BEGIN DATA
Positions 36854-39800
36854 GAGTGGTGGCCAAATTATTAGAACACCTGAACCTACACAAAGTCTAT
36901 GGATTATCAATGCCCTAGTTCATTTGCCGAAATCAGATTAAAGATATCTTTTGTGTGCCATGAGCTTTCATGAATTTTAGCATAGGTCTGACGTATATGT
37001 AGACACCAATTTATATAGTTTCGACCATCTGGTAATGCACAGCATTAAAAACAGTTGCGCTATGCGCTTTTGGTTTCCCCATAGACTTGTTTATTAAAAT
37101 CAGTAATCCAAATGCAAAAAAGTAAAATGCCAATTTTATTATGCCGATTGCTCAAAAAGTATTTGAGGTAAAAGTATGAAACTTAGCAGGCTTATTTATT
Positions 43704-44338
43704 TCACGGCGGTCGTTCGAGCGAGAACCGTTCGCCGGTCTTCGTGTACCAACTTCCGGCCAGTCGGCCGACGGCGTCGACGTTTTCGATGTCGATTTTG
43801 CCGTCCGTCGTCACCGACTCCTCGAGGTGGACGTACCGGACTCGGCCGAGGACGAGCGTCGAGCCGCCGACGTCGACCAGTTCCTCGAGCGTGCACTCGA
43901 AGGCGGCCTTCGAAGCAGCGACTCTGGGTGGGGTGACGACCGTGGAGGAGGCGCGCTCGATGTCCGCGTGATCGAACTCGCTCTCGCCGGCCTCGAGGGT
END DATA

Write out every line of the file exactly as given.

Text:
Positions 36854-39800
36854 GAGTGGTGGCCAAATTATTAGAACACCTGAACCTACACAAAGTCTAT
36901 GGATTATCAATGCCCTAGTTCATTTGCCGAAATCAGATTAAAGATATCTTTTGTGTGCCATGAGCTTTCATGAATTTTAGCATAGGTCTGACGTATATGT
37001 AGACACCAATTTATATAGTTTCGACCATCTGGTAATGCACAGCATTAAAAACAGTTGCGCTATGCGCTTTTGGTTTCCCCATAGACTTGTTTATTAAAAT
37101 CAGTAATCCAAATGCAAAAAAGTAAAATGCCAATTTTATTATGCCGATTGCTCAAAAAGTATTTGAGGTAAAAGTATGAAACTTAGCAGGCTTATTTATT
Positions 43704-44338
43704 TCACGGCGGTCGTTCGAGCGAGAACCGTTCGCCGGTCTTCGTGTACCAACTTCCGGCCAGTCGGCCGACGGCGTCGACGTTTTCGATGTCGATTTTG
43801 CCGTCCGTCGTCACCGACTCCTCGAGGTGGACGTACCGGACTCGGCCGAGGACGAGCGTCGAGCCGCCGACGTCGACCAGTTCCTCGAGCGTGCACTCGA
43901 AGGCGGCCTTCGAAGCAGCGACTCTGGGTGGGGTGACGACCGTGGAGGAGGCGCGCTCGATGTCCGCGTGATCGAACTCGCTCTCGCCGGCCTCGAGGGT